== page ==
Reid: GOP Just Wants To Make Obama Look Bad


Senate Majority Leader Harry Reid (D-Nev.) set a welcoming, bipartisan tone to kick off the new year today, noting that the only ideological ambition his Republican Senate foes harbor is to “make President [Barack] Obama look bad.”

Reid followed that up with a call for cooperation between both political parties – because, of course, only one party (not his) has been guilty of not cooperating.

“We have been able to get a few things done, but we have been unable to get some important things done – because the goal by the Republicans in the Congress — not the Republicans in the country, but the Republicans in the Congress — is to do everything they can to make President Obama look bad,” said Reid in his first Senate floor speech this year.

Of course, it’s no surprise. The recent strategy of Senate Democrats has been one of successfully displacing public opinion about Democrats’ own political recalcitrance onto the GOP, and then digging in to wait for attrition to take its toll. It’s how Democrats won the government shutdown fight, and Reid was singing the same song back then. He used almost identical phrasing in early December during a Nevada television interview. From NBC 3 in Las Vegas:

“I pride myself in being able to work with my Republican colleagues,” Reid said. “But it’s been pretty difficult lately. They’ve done everything they can to make Obama look bad…Legislation is the art of compromise. Consensus building – we don’t have that now. The Tea Party will not allow Republicans to compromise.”

Congressional Republicans have done a fine job of compromising and capitulating without any Tea Party checks on their political temerity. It’s inconceivable that the rank and file GOP Congressman possessed either the media clout or the cultural influence necessary to precipitate a sea change in public opinion about President Obama.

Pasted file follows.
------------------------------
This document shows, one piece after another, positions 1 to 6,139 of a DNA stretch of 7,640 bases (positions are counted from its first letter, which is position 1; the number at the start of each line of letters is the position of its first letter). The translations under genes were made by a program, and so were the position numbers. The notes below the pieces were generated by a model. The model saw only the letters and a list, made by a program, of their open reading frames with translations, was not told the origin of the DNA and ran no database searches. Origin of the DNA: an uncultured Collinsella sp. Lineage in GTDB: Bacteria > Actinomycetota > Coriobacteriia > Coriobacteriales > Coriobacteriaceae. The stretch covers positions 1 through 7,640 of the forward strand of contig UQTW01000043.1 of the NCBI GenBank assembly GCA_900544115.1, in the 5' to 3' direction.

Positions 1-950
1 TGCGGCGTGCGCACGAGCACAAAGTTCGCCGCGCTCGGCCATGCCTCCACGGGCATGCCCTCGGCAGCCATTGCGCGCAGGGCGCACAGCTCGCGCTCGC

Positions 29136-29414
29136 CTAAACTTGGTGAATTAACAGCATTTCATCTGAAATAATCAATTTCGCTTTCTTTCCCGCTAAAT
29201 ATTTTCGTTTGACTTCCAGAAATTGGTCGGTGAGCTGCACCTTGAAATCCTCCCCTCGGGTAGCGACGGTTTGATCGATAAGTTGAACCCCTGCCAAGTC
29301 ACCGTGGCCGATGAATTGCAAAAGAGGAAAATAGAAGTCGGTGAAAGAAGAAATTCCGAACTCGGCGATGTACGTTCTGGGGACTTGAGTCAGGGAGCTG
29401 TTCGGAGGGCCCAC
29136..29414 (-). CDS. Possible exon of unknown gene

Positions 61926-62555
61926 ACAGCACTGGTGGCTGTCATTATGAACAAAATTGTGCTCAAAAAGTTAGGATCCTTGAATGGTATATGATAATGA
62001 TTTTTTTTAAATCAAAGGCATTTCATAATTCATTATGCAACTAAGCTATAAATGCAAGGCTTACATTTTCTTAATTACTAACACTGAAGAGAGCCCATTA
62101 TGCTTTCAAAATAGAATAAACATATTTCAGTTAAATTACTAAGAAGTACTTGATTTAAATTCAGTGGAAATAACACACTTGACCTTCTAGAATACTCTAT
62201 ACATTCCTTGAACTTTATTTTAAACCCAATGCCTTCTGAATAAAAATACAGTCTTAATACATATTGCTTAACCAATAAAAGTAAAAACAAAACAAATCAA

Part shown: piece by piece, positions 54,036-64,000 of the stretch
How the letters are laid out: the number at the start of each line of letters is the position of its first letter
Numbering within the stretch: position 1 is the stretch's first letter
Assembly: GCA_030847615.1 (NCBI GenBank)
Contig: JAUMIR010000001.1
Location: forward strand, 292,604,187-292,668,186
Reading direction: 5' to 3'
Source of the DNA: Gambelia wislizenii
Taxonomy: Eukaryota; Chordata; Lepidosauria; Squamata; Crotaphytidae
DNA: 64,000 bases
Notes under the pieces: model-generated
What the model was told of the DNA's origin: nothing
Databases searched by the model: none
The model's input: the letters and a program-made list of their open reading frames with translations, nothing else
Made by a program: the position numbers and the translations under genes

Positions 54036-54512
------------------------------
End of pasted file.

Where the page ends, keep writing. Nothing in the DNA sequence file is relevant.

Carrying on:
On the other hand, there is at least one person who wields tremendous influence over how the President is perceived in the court of public opinion.

We’ll give you one guess.

Personal Liberty

Ben Bullard

Reconciling the concept of individual sovereignty with conscientious participation in the modern American political process is a continuing preoccupation for staff writer Ben Bullard. A former community newspaper writer, Bullard has closely observed the manner in which well-meaning small-town politicians and policy makers often accept, unthinkingly, their increasingly marginal role in shaping the quality of their own lives, as well as those of the people whom they serve. He argues that American public policy is plagued by inscrutable and corrupt motives on a national scale, a fundamental problem which individuals, families and communities must strive to solve. This, he argues, can be achieved only as Americans rediscover the principal role each citizen plays in enriching the welfare of our Republic.

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